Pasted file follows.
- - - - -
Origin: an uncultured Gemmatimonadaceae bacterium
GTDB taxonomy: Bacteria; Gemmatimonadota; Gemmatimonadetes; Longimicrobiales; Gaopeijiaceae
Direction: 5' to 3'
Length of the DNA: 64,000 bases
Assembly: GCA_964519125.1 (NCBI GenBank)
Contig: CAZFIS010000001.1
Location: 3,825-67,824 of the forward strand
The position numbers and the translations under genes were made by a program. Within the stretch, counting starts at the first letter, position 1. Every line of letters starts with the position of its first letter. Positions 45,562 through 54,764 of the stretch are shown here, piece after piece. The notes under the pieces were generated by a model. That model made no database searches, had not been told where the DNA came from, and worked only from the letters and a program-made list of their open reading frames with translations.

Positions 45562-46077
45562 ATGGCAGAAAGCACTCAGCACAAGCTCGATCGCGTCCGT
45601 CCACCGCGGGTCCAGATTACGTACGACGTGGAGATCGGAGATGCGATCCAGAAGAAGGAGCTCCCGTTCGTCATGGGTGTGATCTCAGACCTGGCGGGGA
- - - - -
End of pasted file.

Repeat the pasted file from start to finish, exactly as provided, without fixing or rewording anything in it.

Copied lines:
Origin: an uncultured Gemmatimonadaceae bacterium
GTDB taxonomy: Bacteria; Gemmatimonadota; Gemmatimonadetes; Longimicrobiales; Gaopeijiaceae
Direction: 5' to 3'
Length of the DNA: 64,000 bases
Assembly: GCA_964519125.1 (NCBI GenBank)
Contig: CAZFIS010000001.1
Location: 3,825-67,824 of the forward strand
The position numbers and the translations under genes were made by a program. Within the stretch, counting starts at the first letter, position 1. Every line of letters starts with the position of its first letter. Positions 45,562 through 54,764 of the stretch are shown here, piece after piece. The notes under the pieces were generated by a model. That model made no database searches, had not been told where the DNA came from, and worked only from the letters and a program-made list of their open reading frames with translations.

Positions 45562-46077
45562 ATGGCAGAAAGCACTCAGCACAAGCTCGATCGCGTCCGT
45601 CCACCGCGGGTCCAGATTACGTACGACGTGGAGATCGGAGATGCGATCCAGAAGAAGGAGCTCCCGTTCGTCATGGGTGTGATCTCAGACCTGGCGGGGA